Osteogenesis imperfecta: diagnosis and treatment

Osteogenesis imperfecta: diagnosis and treatment

Author Palomo, Telma Autor UNIFESP Google Scholar
Vilaca, Tatiane Google Scholar
Lazaretti-Castro, Marise Autor UNIFESP Google Scholar
Abstract Purpose of reviewHere we summarize the diagnosis of osteogenesis imperfecta, discuss newly discovered genes involved in osteogenesis imperfecta, and review the management of this disease in children and adults.Recent findingsMutations in the two genes coding for collagen type I, COL1A1 and COL1A2, are the most common cause of osteogenesis imperfecta. In the past 10 years, defects in at least 17 other genes have been identified as responsible for osteogenesis imperfecta phenotypes, with either dominant or recessive transmission. Intravenous bisphosphonate infusions are the most widely used medical treatment. This has a marked effect on vertebra in growing children and can lead to vertebral reshaping after compression fractures. However, bisphosphonates are less effective for preventing long-bone fractures. At the moment, new therapies are under investigation.SummaryDespite advances in the diagnosis and treatment of osteogenesis imperfecta, more research is needed. Bisphosphonate treatment decreases long-bone fracture rates, but such fractures are still frequent. New antiresorptive and anabolic agents are being investigated but efficacy and safety of these drugs, especially in children, need to be better established before they can be used in clinical practice.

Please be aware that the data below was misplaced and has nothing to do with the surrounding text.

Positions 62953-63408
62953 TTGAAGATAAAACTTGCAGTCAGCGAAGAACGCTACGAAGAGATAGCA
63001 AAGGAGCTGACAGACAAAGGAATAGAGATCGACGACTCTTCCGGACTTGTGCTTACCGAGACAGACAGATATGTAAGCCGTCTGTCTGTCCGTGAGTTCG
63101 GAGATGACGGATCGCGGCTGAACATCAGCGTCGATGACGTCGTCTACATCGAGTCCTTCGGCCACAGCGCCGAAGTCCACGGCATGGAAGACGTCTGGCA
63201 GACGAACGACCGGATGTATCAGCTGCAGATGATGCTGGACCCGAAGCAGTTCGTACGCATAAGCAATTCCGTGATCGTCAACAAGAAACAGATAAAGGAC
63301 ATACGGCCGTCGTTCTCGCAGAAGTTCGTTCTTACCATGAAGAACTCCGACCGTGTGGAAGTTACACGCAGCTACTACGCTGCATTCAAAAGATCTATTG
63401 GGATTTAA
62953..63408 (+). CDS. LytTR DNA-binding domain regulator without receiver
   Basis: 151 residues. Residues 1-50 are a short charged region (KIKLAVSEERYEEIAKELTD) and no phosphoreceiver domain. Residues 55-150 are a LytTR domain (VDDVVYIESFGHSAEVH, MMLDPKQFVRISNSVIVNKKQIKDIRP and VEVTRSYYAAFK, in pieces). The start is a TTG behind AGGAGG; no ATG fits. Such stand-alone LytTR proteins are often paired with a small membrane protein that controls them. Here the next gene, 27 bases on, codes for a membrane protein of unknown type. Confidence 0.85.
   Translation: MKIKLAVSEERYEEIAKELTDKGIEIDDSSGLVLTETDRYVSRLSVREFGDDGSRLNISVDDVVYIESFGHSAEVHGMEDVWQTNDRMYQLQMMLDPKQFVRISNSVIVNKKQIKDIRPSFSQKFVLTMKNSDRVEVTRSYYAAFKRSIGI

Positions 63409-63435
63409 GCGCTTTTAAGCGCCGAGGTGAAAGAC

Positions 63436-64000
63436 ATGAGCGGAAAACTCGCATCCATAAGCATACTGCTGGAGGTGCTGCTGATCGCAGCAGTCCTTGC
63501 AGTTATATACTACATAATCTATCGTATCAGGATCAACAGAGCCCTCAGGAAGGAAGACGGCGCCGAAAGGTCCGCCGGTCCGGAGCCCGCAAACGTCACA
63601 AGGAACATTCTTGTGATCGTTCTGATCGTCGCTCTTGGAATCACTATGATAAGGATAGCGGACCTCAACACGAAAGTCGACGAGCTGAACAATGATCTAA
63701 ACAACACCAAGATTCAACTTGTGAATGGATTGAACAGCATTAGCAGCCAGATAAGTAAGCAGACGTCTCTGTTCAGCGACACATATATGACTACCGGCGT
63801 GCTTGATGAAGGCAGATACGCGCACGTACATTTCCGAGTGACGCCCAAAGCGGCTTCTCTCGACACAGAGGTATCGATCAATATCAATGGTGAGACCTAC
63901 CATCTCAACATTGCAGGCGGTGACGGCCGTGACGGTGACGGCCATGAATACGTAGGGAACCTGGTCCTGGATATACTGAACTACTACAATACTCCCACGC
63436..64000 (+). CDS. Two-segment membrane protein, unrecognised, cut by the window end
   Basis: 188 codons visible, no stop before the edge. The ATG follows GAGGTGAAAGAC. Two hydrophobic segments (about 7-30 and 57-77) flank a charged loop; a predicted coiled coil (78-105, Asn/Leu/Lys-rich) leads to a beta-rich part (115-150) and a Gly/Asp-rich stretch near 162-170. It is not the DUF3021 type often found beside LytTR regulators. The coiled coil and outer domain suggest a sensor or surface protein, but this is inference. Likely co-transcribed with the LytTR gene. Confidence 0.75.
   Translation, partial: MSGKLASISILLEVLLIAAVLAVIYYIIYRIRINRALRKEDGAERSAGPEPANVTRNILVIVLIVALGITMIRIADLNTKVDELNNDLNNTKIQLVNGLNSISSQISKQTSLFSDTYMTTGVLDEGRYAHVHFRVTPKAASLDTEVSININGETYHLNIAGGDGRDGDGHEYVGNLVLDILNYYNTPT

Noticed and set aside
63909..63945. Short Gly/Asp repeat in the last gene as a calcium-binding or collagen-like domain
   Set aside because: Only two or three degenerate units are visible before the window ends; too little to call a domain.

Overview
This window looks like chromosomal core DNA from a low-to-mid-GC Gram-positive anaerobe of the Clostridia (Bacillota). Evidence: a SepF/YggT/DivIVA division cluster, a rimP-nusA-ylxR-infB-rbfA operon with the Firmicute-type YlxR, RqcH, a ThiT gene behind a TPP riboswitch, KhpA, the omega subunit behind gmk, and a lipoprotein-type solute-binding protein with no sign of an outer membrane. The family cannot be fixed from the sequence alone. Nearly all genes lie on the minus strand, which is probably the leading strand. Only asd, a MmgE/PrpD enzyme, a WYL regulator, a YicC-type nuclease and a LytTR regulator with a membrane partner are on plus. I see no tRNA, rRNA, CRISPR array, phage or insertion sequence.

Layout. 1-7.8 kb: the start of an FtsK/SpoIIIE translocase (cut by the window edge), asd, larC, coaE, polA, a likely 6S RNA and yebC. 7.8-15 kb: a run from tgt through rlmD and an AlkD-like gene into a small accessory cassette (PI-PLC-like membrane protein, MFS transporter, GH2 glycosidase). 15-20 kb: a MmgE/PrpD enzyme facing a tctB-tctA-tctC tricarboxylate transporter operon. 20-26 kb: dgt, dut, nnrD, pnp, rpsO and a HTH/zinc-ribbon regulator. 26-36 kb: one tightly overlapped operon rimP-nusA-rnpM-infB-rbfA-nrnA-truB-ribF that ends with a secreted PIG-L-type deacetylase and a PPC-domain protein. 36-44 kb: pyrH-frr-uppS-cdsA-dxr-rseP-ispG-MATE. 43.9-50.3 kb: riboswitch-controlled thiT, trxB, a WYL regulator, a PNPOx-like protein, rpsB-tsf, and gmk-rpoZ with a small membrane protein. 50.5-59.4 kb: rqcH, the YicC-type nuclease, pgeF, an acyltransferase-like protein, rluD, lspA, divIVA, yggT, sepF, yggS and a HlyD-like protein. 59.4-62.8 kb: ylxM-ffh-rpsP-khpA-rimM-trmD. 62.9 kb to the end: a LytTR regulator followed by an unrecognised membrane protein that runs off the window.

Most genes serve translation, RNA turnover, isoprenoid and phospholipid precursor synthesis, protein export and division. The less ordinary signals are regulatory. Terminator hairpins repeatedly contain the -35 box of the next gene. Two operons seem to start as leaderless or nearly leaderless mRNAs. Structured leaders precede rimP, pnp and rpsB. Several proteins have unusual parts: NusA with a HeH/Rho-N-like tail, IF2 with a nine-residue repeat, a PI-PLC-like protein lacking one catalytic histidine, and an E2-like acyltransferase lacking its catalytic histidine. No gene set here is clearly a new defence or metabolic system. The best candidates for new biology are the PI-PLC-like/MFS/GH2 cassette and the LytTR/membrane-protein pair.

Keywords bisphosphonate
bone fragility
fragility fractures
osteogenesis imperfecta
xmlui.dri2xhtml.METS-1.0.item-coverage Philadelphia
Language English
Sponsor Conselho Nacional de Desenvolvimento Cientifico e Tecnologico (CNPq), Brazil
Date 2017
Published in Current Opinion In Endocrinology Diabetes And Obesity. Philadelphia, v. 24, n. 6, p. 381-388, 2017.
ISSN 1752-296X (Sherpa/Romeo, impact factor)
Publisher Lippincott Williams & Wilkins
Extent 381-388
Origin http://dx.doi.org/10.1097/MED.0000000000000367
Access rights Closed access
Type Article
Web of Science ID WOS:000415107500001
URI https://repositorio.unifesp.br/handle/11600/58144

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